Pimento cheese is a constant on the Poole’s menu. We use three-year-aged cheddar, punchy cider vinegar, lots of toasted Tellicherry pepper, and red peppers that we roast ourselves, in order to get the texture just right.
We often welcome friends and first-timers to the restaurant with our pimento cheese. We jar it up and send it in the mail as a thank-you to folks who have hosted us in their kitchens, or to folks who have just been nice to us in general. We’ve even used it to solidify an apology or two. It tells a story, without interrupting anyone’s conversation. It belongs to us, and to everyone. Every time I make it, I am reminded of those sandwiches under the shade tree, and of the importance of chosen family.
PIMENTO CHEESEMakes 6 1 ⁄2 cups; enough for 18 sandwiches
2 small to medium red bell peppers (14 ounces)
1 ⁄4 cup cider vinegar
1 cup Basic Cider Mayo
1 3⁄4 tablespoons finely grated red onion
1 tablespoon finely ground toasted black pepper (see page 13)
3⁄4 tablespoon kosher salt
1 tablespoon vinegary hot sauce (I prefer Tabasco)
1 tablespoon tomatoey hot sauce (I prefer Texas Pete)
20 ounces three-year-aged cheddar, finely grated (we use Hook’s, from Wisconsin)
15 ounces sharp white cheddar, finely grated Crostini, for serving
To roast the peppers, place them directly over a high gas flame. Using metal tongs to safely rotate the peppers, char the entire surface of each pepper. My final step in this process is to balance the pepper on its curvy stem end on the grate of the burner to char that part. This insures the best yield. (If you don’t have a gas range, roast the peppers under an oven broiler set on high, rotate them with metal tongs so they char evenly.)
Transfer the peppers to a metal bowl and cover with plastic wrap. Let sit for 15 minutes. Use a dish towel to gently rub off the skins of the peppers; don’t run them under water, as this will wash away some of the flavor. Remove the stems and seeds, and finely dice the peppers. You should have about 3⁄4 cup.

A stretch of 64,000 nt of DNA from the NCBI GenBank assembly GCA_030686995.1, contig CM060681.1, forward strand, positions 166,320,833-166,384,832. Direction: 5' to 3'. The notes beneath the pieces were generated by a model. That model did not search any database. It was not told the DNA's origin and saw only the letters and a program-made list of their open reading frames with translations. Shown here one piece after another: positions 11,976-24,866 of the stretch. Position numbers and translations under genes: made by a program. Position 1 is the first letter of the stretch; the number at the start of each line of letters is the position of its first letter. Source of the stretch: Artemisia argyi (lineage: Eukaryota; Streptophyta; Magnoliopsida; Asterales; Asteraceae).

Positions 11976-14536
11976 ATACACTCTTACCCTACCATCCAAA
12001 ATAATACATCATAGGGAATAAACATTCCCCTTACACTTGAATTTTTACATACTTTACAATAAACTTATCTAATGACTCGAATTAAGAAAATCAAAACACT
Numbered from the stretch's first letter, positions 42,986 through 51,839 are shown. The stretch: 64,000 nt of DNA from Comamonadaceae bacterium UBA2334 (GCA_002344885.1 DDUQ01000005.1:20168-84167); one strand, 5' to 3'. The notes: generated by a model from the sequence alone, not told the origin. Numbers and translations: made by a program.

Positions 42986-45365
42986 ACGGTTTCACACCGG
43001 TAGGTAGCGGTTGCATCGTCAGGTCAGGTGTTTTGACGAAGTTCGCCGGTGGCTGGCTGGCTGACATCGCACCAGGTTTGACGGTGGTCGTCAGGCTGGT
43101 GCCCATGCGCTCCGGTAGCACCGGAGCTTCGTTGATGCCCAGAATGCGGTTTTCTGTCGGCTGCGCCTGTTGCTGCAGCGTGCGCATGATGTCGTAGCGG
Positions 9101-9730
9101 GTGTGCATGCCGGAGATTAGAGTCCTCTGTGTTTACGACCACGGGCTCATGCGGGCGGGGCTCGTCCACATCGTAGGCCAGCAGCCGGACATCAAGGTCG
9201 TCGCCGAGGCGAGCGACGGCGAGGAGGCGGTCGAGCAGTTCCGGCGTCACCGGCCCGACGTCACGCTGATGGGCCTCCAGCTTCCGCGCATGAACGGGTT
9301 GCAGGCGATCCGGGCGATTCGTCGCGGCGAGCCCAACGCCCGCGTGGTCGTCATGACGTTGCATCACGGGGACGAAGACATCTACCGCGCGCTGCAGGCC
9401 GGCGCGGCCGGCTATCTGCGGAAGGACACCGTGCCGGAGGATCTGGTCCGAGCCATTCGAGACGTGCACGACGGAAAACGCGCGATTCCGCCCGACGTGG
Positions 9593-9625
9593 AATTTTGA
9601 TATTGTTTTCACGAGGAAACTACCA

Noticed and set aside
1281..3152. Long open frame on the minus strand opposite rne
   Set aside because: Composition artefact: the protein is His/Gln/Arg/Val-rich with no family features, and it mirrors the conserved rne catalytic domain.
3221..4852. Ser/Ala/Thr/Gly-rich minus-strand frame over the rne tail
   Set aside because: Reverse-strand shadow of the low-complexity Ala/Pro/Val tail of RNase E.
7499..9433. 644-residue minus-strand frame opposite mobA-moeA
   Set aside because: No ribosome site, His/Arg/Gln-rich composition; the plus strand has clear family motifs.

In a small bowl, combine the diced peppers and cider vinegar to pickle the peppers; refrigerate overnight.
The next day, combine the peppers and their vinegar with the mayo, onion, pepper, salt, and both hot sauces in a large bowl; mix well. Combine the cheeses in a separate bowl and mix well. Add the pepper mixture to the cheese and mix to combine. Let the mixture chill in the refrigerator for 1 hour before serving; it should be thick but still spreadable.
Serve with crostini, or jar it up and refrigerate it for up to 7 days.
Basic Cider MayoMakes about 1 1 ⁄ 2 cups
1 large egg yolk
1 ⁄2 teaspoon sea salt
1 teaspoon Dijon mustard
1 ⁄4 cup cider vinegar
1 1 ⁄2 cups neutral vegetable oil
In a food processor, puree the egg yolk, salt, mustard, and vinegar. With the motor running, slowly drizzle in the oil until thick and emulsified. Store in a lidded container in the refrigerator for up to 7 days.
Reprinted with permission from Poole’s: Recipes and Stories from a Modern Diner by Ashley Christensen, copyright © 2016. Photography by Johnny Autry. Published by Ten Speed Press, an imprint of Random House LLC.